Project Leader and Principal
California Cooperative Rice Research Foundation, Biggs, CA
and Physiological Determinants of Yield and Quality
Peterson, UC Davis
Drying and Storage
Singh, UC Davis
What the rice research program is doing for you
In 1969 and in 1973 California rice growers voted overwhelmingly for the
Rice Research Program. Forty-four farmers have served on the Board so far -
without pay creating and conducting a remarkably productive research
program. They have had the dedicated help of many University of California,
USDA and Rice Station scientists and individual rice growers who have
voluntarily provided land, labor and equipment for field experiments. Within two years the
program increased annual rice income far in excess of its yearly $1.40 per
acre cost. The following pages chronicle the program's progress in reaching
our original research objectives. Except for varietal development, which was
given top priority, these objectives are all considered equally important to
Provide California rice growers with better short-, medium-, and long-grain
varieties which: a) are high yielding, b) resist blanking, c) are
earlier-maturing, d) have good seedling vigor, e) are short-statured and
lodging-resistant, with less straw to manage, f) have disease and insect
resistance to reduce needs for chemical pesticides, and g) have the grain
qualities preferred by consumers.
New short and tall rice varieties, given top priority in our research, are
now available. Experimental data indicate that they outyield old varieties
by 10 to 20 percent and produce 15 percent less straw. Any one of the five
new varieties, being planted as fast as seed becomes available, can increase
returns by $35 to $70 per acre.
||Smooth hull, 13% more yield than Colusa
||Smooth hull, 10 days earlier than CS-M3
||Short stature, cold-tolerant, 10-15% more yield than CS-M3 or Calrose, more
awns than Calrose
||Smooth hull, short stature, cold-tolerant and 10-15% more yield than CS-M3
||Smooth hull, short stature, 10-15% more yield than the best current early
Varieties expected to be available to seed growers in 1979 and 1980 include:
- a high -yielding, short-stature, very early medium-grain variety
with outstanding seedling vigor for colder areas;
- a short-stature pearl of S6 maturity with increased yield, more
resistance to lodging and blanking, and more uniform ripening than S6;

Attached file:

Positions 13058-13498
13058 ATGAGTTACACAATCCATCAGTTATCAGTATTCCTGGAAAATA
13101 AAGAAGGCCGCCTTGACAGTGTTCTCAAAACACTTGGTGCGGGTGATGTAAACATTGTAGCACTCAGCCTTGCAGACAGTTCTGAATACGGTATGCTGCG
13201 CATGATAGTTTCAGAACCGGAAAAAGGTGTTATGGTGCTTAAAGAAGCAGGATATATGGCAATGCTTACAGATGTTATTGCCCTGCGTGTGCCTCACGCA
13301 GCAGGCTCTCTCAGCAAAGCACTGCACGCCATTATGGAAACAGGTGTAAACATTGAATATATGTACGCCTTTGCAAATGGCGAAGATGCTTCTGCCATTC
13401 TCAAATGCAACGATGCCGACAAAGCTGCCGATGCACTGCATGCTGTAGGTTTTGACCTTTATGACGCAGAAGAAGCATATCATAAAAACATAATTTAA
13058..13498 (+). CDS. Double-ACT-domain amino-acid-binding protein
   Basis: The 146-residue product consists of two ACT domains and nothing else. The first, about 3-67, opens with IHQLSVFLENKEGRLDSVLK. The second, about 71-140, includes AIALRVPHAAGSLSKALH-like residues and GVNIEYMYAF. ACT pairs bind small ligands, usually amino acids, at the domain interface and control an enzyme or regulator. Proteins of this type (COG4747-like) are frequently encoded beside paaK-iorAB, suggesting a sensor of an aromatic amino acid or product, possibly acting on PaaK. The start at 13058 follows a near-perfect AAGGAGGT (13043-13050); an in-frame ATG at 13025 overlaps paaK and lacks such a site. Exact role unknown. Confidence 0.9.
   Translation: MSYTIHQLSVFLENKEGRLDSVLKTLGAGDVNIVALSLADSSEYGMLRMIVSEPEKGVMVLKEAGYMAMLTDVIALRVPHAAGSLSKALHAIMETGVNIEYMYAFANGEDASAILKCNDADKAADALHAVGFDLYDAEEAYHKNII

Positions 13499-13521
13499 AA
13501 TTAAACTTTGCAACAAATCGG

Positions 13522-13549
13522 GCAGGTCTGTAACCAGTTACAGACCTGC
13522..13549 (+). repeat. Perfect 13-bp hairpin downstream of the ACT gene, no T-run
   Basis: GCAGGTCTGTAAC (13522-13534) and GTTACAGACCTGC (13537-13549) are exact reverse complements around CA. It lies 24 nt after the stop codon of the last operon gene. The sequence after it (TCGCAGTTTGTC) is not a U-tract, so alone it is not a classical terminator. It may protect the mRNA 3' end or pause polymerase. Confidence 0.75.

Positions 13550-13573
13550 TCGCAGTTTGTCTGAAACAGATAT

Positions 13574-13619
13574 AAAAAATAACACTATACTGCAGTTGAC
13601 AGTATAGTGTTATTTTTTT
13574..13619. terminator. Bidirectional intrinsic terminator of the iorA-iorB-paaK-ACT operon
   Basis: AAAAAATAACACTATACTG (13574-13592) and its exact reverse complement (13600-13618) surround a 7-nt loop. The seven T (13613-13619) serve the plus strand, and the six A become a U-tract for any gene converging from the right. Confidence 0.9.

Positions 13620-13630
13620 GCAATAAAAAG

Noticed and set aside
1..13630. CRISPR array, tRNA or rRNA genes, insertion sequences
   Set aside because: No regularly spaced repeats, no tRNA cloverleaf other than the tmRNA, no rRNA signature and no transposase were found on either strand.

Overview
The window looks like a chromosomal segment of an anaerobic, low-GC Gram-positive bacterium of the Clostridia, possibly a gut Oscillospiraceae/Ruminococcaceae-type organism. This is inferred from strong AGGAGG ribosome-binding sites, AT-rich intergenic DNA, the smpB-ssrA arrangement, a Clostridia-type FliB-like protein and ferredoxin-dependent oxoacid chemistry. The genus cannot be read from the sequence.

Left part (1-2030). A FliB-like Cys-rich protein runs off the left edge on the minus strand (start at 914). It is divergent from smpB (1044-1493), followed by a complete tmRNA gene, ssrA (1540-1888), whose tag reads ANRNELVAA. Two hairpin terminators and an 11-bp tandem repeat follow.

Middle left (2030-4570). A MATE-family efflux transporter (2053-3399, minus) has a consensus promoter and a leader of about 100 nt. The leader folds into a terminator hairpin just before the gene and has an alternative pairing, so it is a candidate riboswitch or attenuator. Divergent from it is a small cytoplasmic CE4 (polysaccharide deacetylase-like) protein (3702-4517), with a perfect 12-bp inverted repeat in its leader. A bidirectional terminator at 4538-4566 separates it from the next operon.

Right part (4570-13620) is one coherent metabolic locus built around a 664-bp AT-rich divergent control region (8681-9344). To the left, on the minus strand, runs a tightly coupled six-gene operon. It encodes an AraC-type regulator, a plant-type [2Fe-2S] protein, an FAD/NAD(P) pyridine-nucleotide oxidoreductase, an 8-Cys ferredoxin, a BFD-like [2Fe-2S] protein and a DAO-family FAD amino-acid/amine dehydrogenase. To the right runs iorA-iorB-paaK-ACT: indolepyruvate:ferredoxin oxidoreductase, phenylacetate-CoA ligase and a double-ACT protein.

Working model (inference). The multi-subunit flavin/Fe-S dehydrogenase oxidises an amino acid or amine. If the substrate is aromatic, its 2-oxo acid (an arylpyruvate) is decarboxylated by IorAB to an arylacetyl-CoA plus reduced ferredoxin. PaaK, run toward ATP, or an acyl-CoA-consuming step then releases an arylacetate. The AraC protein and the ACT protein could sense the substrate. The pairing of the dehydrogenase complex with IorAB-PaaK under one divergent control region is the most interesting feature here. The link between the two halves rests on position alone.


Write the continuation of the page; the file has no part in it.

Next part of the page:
- a short-stature, medium-grain variety of M5 maturity with less
lodging, increased yield and more attractive grains than M5;
- a sweet rice otherwise similar to S6.
Progress also is being made in developing a long-grain variety for
California. The experimental 7213764 has been released for use as germplasm.
In 1978, it will be grown on approximately 2,000 acres.
The rice flower at pollination time. The six
tall structures are the anthers which produce the pollen. The
fluffy structure at the base is the pistil, which includes the
ovary, or female part. To produce a new variety or hybrid plant,
breeders have to carefully remove the anthers before they produce
pollen and then dust the pistil with pollen from the selected male
Calrose is 46 inches tall vs. Calrose 76 at 36 inches. Double
Dwarf 1 and D66 illustrate other heights of potential varieties.
Most new varietal releases, including M5, S6, M7 and M9 have
smooth hulls and leaves. Note differences in hull types. Smooth varieties are less wearing on
harvesting and rice handling equipment and less dusty to thresh and mill.
Thus, they reduce air pollution and improve working conditions.
H.D. Josiassen (left) of Richvale, and C.M. Wick, Butte County farm
advisor, examine the record on Josiassen's seed field of M9. Butte County
seed growers obtained dry weight yields of 7,000 to 9,000 pounds per acre
with the new varieties M7 and M9 in 1977.
UC's Imperial Valley Field Station at El Centro, isolated from
California's rice growing area, expedites the introduction, growing and
screening of more than 12,000 genetic lines of rice from all over the world.
UC's Dr. William H. Lehman (1.) and USDA's Dr. C. Roy Adair are making
nursery selections for breeding programs at UC Davis and Biggs.
Rice Station scientists (1. to r.) Drs.
Howard L. Carnahan, S.T. Tseng, and Carl W Johnson examine long
grain lines. The line 721 3764, although high yielding, did not
produce acceptable quality.
Note the varietal seedling vigor in this Yolo
County test, located in a cool rice growing district. UCD's plant
physiologist Dr. M.L. Peterson and Dr. Rutger collaborate on
experiments to find lines with improved vigor, cold tolerance and
USDA's Dr. J. Neil Rutger shows the range of
plant height now available in his mutation breeding program. His
basic genetic studies have expedited variety development by
breeders at the Rice Station.
Dr. M. L. Peterson and plant breeders have
made progress in solving the problem of blanking shown here.
Genetic resistance to blanking has been found and is being
incorporated in experimental varieties.
The research on blanking also has confirmed grower experience that
blanking can be reduced by raising the water depth 3 weeks before
heading. The new, short varieties Calrose 76 and M7 blank less
than other varieties. Because of their short plant height, their
developing panicles are protected longer by the warm paddy water.